The gymnosperms are a group of seed-producing plants that includes conifers, cycads, Ginkgo, and Gnetales. The term "gymnosperm" comes from the Greek word gymnospermos (γυμνόσπερμος), meaning "naked seeds", after the unenclosed condition of their seeds (called ovules in their unfertilized state). Their naked condition stands in contrast to the seeds and ovules of flowering plants (angiosperms), which are enclosed within an ovary. Gymnosperm seeds develop either on the surface of scales or leaves, often modified to form cones, or at the end of short stalks as in Ginkgo.

The gymnosperms and angiosperms together compose the spermatophytes or seed plants. By far the largest group of living gymnosperms are the conifers (pines, cypresses, and relatives), followed by cycads, Gnetophytes (Gnetum, Ephedra and Welwitschia), and Ginkgo (a single living species).

is the fact that the 'carpels' (the parts that become the seed/s) are INSIDE the 'sporophylls' in the angiosperms, and OUTSIDE the sporophylls in the gymnosperms.


that's an angiosperm


shows the differences nicely.

How did the change take place? Nobody has a clue.

The difference is like holding a marble in the palm of your hand, and having a tumour growing INSIDE the palm of your hand. The marble simply cannot enter the tissues and become the tumour.

I was interested to hear the comment that the fossil record is the weakest proof of evolution.

Darwin knew this, and not a great deal has changed since his time, except that the gaps have become wider and deeper. Increasing biochemical knowledge has showed that there is nothing 'simple' in nature, and the folly of supposing that some unicell somehow formed itself in a nice warm soup somewhere and evolved into whales, sequoias and man has been heavily underscored by the biochemists at least.

Yet, this is the cornerstone of all evolutionary theory. It is a clear impossibility as we know: because of the protein formation riddle at least.

Such 'transitional fossils' as have been found answer none of the really serious questions such as the origin of life itself, the origins of animals , plants, the protista, the monera and the fungi.

These mighty groups arrive unceremoniously and abruptly in the fossil records as we all know. Attempts to find pre-cambrian fossils are producing some results - but only serve to push the problem one layer down.

As usual, clad in long words, ignorance lies deeply concealed.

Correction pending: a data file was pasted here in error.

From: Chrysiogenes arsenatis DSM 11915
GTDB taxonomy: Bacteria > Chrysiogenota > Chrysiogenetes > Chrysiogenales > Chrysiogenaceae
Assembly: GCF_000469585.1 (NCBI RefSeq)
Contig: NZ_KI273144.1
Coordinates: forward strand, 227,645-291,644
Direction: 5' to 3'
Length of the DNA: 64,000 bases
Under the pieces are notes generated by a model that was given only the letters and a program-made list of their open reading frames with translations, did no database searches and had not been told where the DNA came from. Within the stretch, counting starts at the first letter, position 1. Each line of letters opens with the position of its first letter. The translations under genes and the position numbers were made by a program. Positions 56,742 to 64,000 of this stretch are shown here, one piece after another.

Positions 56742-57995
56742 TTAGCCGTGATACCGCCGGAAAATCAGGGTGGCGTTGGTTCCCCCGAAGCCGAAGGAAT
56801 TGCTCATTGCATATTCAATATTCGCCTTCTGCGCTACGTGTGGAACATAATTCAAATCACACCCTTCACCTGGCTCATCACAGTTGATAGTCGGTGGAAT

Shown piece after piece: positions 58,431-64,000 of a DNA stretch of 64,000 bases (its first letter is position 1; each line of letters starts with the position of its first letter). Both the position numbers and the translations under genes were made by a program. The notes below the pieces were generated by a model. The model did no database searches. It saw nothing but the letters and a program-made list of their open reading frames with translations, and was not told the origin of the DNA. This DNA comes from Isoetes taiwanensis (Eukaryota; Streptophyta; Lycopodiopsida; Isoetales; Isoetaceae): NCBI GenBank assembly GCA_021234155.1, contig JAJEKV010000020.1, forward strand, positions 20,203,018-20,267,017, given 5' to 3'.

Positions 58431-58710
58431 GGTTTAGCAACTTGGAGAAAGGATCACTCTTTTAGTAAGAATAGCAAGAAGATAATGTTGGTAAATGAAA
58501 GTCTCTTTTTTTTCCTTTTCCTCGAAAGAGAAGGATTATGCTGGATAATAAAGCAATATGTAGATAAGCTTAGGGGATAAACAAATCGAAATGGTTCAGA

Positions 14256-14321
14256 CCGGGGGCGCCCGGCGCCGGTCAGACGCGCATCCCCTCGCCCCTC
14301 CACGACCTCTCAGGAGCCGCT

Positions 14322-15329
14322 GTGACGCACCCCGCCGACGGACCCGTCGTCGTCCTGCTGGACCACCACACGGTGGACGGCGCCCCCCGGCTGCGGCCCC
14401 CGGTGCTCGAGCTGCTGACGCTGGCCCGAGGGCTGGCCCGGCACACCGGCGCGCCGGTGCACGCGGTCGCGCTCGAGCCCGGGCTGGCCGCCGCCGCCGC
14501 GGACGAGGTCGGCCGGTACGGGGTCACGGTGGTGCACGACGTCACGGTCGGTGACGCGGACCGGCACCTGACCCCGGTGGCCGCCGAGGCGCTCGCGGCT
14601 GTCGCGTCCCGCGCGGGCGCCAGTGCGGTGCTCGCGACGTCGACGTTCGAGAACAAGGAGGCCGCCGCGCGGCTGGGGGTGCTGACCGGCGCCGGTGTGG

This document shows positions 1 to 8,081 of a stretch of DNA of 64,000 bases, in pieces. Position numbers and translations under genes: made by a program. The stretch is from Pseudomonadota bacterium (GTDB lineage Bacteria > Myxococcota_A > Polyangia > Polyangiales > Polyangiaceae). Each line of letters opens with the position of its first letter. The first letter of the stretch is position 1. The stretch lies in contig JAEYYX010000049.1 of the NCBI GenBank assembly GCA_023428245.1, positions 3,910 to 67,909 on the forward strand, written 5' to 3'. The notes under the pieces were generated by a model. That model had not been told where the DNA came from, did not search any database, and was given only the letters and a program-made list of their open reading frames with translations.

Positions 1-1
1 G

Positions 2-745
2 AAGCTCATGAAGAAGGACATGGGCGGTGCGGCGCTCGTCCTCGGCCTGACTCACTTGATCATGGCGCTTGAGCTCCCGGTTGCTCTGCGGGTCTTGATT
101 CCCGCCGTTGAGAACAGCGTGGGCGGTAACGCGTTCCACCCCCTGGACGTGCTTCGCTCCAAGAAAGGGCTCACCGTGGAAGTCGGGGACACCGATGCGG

For this thread I'd like to present some more facts about plant evolution which the uncommitted readers may not know, and perhaps the committed may not either.


Plants are eukaryotes ie they have their DNA enclosed in a nuclear membrane. (Bacteria are prokaryotes, whose DNA is NOT enclosed in a nuclear membrane.) That doesn’t sound like much – until you realise that the apparent ‘simplicity’ of the bacterial cell is very deceptive indeed.

Mycoplasma genitalium , which has the smallest genome of any free-living organism, has a genome of 580,000 base pairs (wikipedia). This is an astonishingly large number for such a ‘simple’ organism. Needless to say, the larger prokaryotes are even more complex.

The simplest plants cells ie those containing chlorophyll, present insuperable difficulties for any gradualist theory (the only contender in the field since the Punctuated Equilibrium model was punctured by the gradualist opposition).

What did they evolve from? The answer is ‘nowhere.’ They appear in the fossil record as plant cells ie

1 whose cell walls are made of cellulose, unlike the polysaccharide and PROTEIN walls of the bacteria. How did such an enormous chemical transition take place if eukaryotes evolved from prokaryotes? And in any case, how did the prokaryote ever figure out how to manufacture PROTEIN of all things?

2 The molecular level biological structures are also very different. The DNA in the bacterium lies free in the cytoplasm. The DNA in the plant cell is not free, but is enclosed in a double membrane. Darnell points out that: The differences in the biochemistry of messenger RNA formation in eukaryotes compared to prokaryotes are so profound as to suggest that sequential prokaryotic to eukaryotic cell evolution seems unlikely.
Darnell, "Implications of RNA-RNA Splicing in Evolution of Eukaryotic Cells," Science, vol. 202, 1978, p. 1257.

3 There are other very large differences. The genes in a bacterial cell carry the information needed for its life and reproduction only. The genes in plant cells carry the information for a gigantic number of living processes – all crammed into a microscopic space. Where did the information come from? And how did it get into the genes at all?

Some bacteria actually photosynthesise. This means that they have the information needed to construct chlorophyll, and use it, improbable as that sounds. Where did such information come from? And how did it get into the genome? In the bacterium there are no chloroplasts to contain the chlorophyll, but in the plant cell, there are these structures which are by no means simple.

Last edited by Admin on Sat Apr 21, 2018 3:59 pm; edited 2 times in total




Evolution, still a theory in crisis, Michael Denton, page 88: